Tuesday, January 04, 2005


Lewes Beach offering up artifacts


By Molly Murray
January 01, 2005

Archaeologists to take over search from beachcombers

The News Journal/SCOTT NATHAN
A Pennsylvania couple found artifacts including
this miniature toy ship in Lewes.

The most interesting thing Andy and Cindy Janiga found in their years of beachcombing was an antique wooden table leg.

But all that changed Thursday when the Duryea, Pa., couple took their metal detector to Lewes Beach and took a walk along the sand renourishment site at Roosevelt Inlet.

A few minutes into their walk, Andy Janiga looked down to see a piece of metal.

He bent over, picked it up and held in the palm of his hand. It was a meticulously detailed tin ship model - so detailed that some of the paint remains and the ratlines and other rigging are as delicate as filigree on a Victorian ring.

The tiny ship and two others the Janigas also found look very much like Delaware's replica of the Kalmar Nyckel, the ship that brought the state's first permanent European settlement in 1638.

The Janigas' discoveries add to the growing body of information on artifacts that make up one of the state's newest - and possibly "highly significant" - historic sites.

Early next week, state archaeologists plan to begin field work at the beach site by digging trenches to get an idea of where artifacts landed and how far beneath the surface they will be found, said Daniel Griffith, director of the Delaware State Historic Preservation Office.

In addition, Griffith said, state officials will meet with the U.S. Army Corps of Engineers to finalize plans for a complete assessment of the beach site and a site about 2,000 feet into the Delaware Bay that is the likely source of the artifacts.

State officials also want to work with the corps to make sure underwater historic sites are not disturbed during future sand-dredging projects.

Griffith had asked the corps to consider a six-month moratorium on beach renourishment projects in Delaware waters.

That could have meant delays for the upcoming Rehoboth Beach-Dewey Beach renourishment, which is expected to start in February. But corps officials suggested a careful review of sand and buffers around any potential targets to protect underwater historic sites, said Ed Voigt, a spokesman for the corps.

The Lewes discovery came in late November after the corps completed a $3.9 million project to improve the jetty at Roosevelt Inlet, limit sand shoaling in the inlet and rebuild about a half-mile stretch of storm-damaged beach.

Starting just after Labor Day weekend, a corps contractor started pumping 11,000 cubic yards of sand from the inlet and 165,000 cubic yards of sand from an underwater site just off the beach.

Corps archaeologist Robert Dunn said in an earlier interview that he believes the dredge ran into a buried site about 2,000 feet off the beach.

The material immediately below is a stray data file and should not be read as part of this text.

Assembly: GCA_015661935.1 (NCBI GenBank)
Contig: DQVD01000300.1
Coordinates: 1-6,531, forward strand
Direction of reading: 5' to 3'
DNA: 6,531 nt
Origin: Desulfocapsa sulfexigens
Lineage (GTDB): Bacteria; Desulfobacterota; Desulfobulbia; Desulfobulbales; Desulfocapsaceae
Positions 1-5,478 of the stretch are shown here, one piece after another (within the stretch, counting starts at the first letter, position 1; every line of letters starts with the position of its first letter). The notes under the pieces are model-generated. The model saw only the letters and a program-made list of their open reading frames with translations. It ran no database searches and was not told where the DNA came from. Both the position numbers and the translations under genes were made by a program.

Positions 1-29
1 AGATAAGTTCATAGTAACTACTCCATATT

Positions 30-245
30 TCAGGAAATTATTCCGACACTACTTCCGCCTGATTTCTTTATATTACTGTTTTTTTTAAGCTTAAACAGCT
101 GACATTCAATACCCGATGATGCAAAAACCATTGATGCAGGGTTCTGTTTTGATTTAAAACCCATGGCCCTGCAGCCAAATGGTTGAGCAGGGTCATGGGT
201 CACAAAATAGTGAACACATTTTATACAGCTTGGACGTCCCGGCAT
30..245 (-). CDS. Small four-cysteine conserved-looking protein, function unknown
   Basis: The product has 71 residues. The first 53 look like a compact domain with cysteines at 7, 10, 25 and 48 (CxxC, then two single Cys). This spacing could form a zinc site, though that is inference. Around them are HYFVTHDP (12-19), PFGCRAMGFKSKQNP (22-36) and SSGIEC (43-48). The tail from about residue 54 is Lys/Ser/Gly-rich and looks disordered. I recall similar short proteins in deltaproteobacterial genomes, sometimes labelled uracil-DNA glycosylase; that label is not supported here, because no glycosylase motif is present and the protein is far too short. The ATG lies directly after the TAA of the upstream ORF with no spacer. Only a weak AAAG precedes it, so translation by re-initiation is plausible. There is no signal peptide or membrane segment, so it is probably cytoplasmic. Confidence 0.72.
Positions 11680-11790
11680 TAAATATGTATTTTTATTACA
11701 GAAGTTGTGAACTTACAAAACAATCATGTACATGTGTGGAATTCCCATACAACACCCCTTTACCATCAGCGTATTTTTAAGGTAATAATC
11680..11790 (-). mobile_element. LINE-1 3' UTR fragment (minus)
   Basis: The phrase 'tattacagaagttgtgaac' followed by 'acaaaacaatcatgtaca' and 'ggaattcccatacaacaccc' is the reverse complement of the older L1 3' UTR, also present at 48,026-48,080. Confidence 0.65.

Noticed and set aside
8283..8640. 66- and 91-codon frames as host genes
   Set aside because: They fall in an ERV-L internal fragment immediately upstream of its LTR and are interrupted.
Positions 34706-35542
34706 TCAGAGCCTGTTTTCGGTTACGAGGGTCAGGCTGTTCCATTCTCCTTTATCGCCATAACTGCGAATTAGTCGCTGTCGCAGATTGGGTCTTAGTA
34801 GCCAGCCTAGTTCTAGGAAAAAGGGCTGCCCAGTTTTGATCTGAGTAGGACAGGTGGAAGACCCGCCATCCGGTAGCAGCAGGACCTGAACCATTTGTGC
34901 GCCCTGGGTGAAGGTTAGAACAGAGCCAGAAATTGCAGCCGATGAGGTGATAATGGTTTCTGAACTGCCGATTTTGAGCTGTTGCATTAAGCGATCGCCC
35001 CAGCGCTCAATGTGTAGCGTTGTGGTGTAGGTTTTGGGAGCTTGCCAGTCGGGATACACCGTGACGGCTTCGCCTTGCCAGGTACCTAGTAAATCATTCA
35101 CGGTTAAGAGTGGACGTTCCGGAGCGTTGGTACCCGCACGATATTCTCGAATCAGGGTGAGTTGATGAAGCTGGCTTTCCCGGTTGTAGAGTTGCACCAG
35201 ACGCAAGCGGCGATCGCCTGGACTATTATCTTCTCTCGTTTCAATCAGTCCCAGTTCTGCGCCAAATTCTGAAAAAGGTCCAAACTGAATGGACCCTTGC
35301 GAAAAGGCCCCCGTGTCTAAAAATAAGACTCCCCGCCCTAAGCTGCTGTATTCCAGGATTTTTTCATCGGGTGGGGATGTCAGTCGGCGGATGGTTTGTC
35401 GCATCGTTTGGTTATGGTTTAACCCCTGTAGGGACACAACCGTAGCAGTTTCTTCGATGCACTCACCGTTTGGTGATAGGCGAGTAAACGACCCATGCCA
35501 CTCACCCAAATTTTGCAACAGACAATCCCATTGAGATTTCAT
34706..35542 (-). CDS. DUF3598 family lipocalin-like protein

While a corps inspector reported bits of pottery and glass being pumped onshore, it was discounted as modern-day debris. Dunn said no one contacted him.

"I call it the Delaware dredging fiasco," said Steven Anthony, president of the nonprofit Maritime Archaeological and Historical Society based in Washington, D.C.

Anthony said he is concerned that the beach, which is now an archaeological site as well, has not been closed to artifact hunters.

Bill Winkler, who owns the TreasureQuest Shoppe in Ocean View and has an interest in shipwrecks and underwater archaeology, said he is concerned that if people continue to collect from the beach, state archaeologists won't get a complete picture of what is there.

Griffith, of the Historic Preservation Office, said that once work starts on the beach, sections will be closed for safety reasons. He said state officials still are hopeful that people who find items at the Lewes site will bring them in so they can be photographed and cataloged.

Meanwhile, state archaeologists still are not completely sure what the offshore site is.

What they do believe, Griffith said, is that it "is a highly significant archeological site."

If it is a site that was once on land - a possibility because of beach erosion in the area - it could have once been a beach-based settlement, he said.

More likely though, is that the artifacts came from a shipwreck, he said.

State archaeologists first thought they might be looking at artifacts from 1680 to 1720, a period that would have made the site one of the earliest in Delaware's history of European settlement.

But they now believe it could be slightly later, between 1720 and 1740.

If that is the case, and if the offshore site is a shipwreck, it would be the earliest documented shipwreck site in Delaware waters, Griffith said.

Whether the site is a wreck or a settlement, the artifacts are in near-pristine condition, except for the breaks in the glass and pottery as they passed through the dredge onto the beach.

"This type of archaeological site is extremely rare in Delaware, and its significance can be of national importance," Griffith wrote in a letter to the Corps last week.

Janiga, who took his discoveries to Winkler, found several items in Lewes.

One of his finds appears to be a hand-held sundial or some sort of navigational instrument. He also found two rings, each bearing a crucifix enclosed in a clear, glass-like covering; a button cover with a raised emblem of an eagle and an anchor; and a highly detailed replica of a teapot.

The miniature teapot has a rounded bottom and is inset with bone or porcelain. It bears the raised figure of a gargoyle-like profile on the bottom.

"It's neat to see all this stuff, but how it happened is just ridiculous," Winkler said. "They've got to close the beach. Archaeology has got to be done."

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